casting the country as some benighted backwater with rusty scalpels glinting under flickering fluorescents while dogs wander in and out of the operating theater looking for scraps, as is so often the case, only makes me more suspicious of the motivations of those who are only looking out for the interests of the poor dumb Americans who can supposedly only make choices based on price.

It's not the training and hygiene of the Thai doctors that creeps me out here, but the facts that this woman couldn't communicate with her doctor about the risks of the surgery (including going under general anesthesia!) or the care she'd need after, and that she was able to buy pretty heavy-grade painkillers without a prescription. Which, I guess, isn't to say that she wouldn't have just tuned out whatever an American doctor would tell her, but still, yikes.
posted by oinopaponton at 12:20 PM on February 1, 2011


Yeah, people will generally tell you that you're okay as is. Tell people you're thinking about getting cosmetic surgery and unless there's some glaring difference between you and the norm then people will try to reassure you that you look fine. It's a bit safer, socially, to tell someone they're not flawed.

Hell, when I tell people that I'm watching what I eat because I'm a bit big in the belly lately, then I get told that I needn't bother and I look fine. That's not even surgical and the benefits of eating healthily surpass the cosmetic.

I think it's a politeness thing for the most part.
posted by ODiV at 12:24 PM on February 1, 2011 [1 favorite]


Leaving that ridiculous "nurses are on roller skates" paragraph aside, this is nothing but bull shit, bull shit, and more bull shit.

One of the reasons plastic surgery is cheaper is because the entire process is streamlined. Instead of making an appointment, you basically sit in a line and wait until the doctor can see you.

Really? I don't know what god-forsaken hospital you had your procedure done at, but I spent years in Bangkok and any hospital I went to for anything other than a minor check-up, required an appointment.

I knew I had to go back to the creepy old Bangkokian hotel alone and take care of myself for a week before the stitches come out so I do my best to conquer the surgical feat with minimal angst.

"Creepy"? Oh yeah? Because you couldn't spend $30 a night for any number of hotels which would have A/C, satellite television, a pool, etc? Perhaps hire a local nurse to look after you for $15/day? This woman is either lying for effect or completely naive to the point where, for her own safety, she shouldn't leave her home country. Ever.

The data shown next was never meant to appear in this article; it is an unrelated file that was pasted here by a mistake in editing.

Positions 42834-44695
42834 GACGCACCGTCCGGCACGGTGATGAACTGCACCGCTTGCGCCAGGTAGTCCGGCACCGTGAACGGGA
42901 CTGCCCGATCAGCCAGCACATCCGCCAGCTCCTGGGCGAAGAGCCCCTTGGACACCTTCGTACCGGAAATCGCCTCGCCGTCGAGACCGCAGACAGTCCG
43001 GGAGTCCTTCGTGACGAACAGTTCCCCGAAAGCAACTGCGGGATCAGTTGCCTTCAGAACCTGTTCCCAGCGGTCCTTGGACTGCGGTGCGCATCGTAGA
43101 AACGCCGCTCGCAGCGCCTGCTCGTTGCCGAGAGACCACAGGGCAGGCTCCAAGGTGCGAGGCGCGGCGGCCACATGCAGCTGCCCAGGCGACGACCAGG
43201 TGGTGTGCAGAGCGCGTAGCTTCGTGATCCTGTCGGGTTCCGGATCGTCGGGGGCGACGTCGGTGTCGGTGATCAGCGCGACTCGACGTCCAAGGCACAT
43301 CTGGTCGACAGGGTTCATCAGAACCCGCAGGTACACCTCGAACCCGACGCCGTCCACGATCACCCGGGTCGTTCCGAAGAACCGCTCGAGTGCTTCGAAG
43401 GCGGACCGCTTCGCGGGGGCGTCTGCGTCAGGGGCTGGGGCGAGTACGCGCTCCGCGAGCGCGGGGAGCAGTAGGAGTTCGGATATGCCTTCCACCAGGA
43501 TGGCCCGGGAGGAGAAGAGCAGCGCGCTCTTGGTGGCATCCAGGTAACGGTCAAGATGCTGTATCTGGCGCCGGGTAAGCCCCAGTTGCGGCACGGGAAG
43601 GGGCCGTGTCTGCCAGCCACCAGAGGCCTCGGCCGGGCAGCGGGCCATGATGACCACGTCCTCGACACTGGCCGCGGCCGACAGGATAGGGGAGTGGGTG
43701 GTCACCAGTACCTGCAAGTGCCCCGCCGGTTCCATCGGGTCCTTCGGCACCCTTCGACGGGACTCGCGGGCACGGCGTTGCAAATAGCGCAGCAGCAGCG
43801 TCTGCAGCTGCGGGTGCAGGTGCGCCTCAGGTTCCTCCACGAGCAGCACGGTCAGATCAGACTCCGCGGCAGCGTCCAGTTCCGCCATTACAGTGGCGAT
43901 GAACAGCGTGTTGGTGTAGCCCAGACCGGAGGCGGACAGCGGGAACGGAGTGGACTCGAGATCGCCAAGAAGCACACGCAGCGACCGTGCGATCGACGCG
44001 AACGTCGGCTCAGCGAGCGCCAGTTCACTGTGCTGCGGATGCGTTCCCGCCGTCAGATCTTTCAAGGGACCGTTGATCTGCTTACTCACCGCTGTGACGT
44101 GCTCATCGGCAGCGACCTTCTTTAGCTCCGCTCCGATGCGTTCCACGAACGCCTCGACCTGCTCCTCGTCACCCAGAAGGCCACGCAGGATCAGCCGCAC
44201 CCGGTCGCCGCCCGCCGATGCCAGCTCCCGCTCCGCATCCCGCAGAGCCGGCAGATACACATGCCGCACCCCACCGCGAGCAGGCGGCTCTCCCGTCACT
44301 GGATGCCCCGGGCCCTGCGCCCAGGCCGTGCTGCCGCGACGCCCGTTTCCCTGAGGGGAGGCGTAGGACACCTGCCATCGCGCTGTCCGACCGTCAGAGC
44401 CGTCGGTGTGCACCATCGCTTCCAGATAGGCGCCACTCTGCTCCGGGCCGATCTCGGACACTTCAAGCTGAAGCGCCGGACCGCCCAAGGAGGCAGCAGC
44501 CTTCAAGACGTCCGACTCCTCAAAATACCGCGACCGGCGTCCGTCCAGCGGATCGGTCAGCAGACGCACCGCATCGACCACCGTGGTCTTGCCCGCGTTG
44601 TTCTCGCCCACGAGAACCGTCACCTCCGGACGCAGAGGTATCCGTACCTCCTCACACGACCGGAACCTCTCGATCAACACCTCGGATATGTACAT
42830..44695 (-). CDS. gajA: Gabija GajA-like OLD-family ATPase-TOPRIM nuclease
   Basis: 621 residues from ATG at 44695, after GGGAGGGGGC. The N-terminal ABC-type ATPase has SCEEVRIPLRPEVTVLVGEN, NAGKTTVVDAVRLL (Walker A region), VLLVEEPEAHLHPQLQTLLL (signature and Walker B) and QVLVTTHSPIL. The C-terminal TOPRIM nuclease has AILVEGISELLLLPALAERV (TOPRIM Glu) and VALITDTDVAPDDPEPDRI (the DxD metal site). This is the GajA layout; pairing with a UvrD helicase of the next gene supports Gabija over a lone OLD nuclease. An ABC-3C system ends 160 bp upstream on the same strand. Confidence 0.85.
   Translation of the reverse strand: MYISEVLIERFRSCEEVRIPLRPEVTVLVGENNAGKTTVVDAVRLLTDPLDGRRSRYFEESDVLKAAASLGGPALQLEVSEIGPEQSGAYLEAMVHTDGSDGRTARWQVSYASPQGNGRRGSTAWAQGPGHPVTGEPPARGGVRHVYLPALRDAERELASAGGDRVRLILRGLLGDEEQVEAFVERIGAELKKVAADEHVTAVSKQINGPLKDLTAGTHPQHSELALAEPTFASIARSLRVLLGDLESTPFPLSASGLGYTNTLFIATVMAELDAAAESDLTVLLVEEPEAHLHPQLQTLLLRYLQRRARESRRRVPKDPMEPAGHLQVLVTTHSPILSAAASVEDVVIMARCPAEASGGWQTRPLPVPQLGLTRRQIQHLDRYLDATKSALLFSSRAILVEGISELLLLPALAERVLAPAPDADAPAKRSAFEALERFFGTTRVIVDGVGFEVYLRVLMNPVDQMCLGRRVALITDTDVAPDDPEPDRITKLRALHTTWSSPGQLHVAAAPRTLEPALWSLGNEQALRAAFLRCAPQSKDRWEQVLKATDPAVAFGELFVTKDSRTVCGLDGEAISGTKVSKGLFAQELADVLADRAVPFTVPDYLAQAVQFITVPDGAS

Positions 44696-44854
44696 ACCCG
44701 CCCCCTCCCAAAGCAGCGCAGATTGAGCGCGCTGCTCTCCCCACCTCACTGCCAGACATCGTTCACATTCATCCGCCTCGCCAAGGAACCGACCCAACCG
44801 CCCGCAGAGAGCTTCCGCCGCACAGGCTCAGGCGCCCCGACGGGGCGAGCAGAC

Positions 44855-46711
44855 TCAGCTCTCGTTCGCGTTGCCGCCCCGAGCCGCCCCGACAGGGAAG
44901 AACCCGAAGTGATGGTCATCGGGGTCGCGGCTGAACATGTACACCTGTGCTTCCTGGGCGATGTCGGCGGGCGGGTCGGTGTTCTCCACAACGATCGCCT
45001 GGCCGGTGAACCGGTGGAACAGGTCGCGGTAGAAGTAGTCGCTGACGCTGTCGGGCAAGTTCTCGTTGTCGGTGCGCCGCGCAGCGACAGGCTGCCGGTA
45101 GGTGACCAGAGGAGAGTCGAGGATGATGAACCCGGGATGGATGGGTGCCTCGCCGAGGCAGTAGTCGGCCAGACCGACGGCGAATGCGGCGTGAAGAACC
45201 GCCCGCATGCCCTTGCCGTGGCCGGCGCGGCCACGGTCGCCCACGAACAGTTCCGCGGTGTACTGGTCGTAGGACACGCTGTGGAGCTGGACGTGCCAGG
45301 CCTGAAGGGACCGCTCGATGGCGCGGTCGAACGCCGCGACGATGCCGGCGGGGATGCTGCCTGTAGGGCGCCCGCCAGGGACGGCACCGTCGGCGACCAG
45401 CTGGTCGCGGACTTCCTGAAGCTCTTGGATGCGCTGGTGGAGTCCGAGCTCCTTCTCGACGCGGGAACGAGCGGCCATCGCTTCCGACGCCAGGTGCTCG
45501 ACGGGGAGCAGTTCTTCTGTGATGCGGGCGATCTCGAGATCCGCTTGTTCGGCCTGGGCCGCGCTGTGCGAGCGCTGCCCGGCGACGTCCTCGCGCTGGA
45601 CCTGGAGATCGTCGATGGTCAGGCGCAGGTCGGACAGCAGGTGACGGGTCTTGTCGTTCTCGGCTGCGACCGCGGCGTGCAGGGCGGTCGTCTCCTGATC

As for the question up-thread of whether or not it's worth paying the airfare, etc. to receive treatment in Bangkok, I'd say that depends if you're insured in your home country or not. Airfares from the U.S. will range from about $1,000 to $1,500 depending on how far you are from a major hub. As I mentioned earlier, a decent hotel will set you back anywhere from $25 up to $125 for the Sheraton. Here are a couple examples I can give you for prices of procedures at one of Bangkok's top hospitals. A full MRI with follow-up visits to the neurologist is approximately $500. While I don't know the exact cost, an older friend of mine from the U.S. told me that his heart surgery was about 20% of the cost back home. He saved tens of thousands of dollars by having the procedure done in Bangkok. As well, at a hospital like Bumrungrad, most of the doctors are trained in the West and they all speak English.
posted by gman at 12:25 PM on February 1, 2011 [30 favorites]


No, actually, she hasn't been waiting for that one guy who likes her boobs the way they are, *she* wants them to be different. Which, yeah, they're her tits. She can do whatever she wants with them.

Absolutely, it's her body. But I don't see how wanting to change ones appearance is not for external validation, even it's an imagined, internalized version. There are things I don't like about my appearance, but send me on a solo, one-way trip to Saturn and I will never give them a second thought. I seriously doubt that anyone, given a solo, one-way ticket to Saturn would look at their reflection in the their capsule window as they pass by the Red Spot of Jupiter and think "Goddamnit, I wish I'd gotten a hair transplant before I left Earth."
posted by the jam at 12:34 PM on February 1, 2011 [1 favorite]


*Paging Dr. Nick Riviera*

Hi Everybody!
posted by TheWhiteSkull at 12:39 PM on February 1, 2011


One night in Bangkok and the world's your oyster
The bars are temples but the pearls ain't free
You'll find a god in every golden cloister
A little flesh, a little history
I can feel an angel sliding up to me

One night in Bangkok makes a hard man humble
Not much between despair and ecstasy
One night in Bangkok and the tough guys tumble
Can't be too careful with your company
I can feel the devil walking next to me
posted by loquacious at 12:44 PM on February 1, 2011 [1 favorite]


"Head down over your pieces" takes on a new meaning in this context.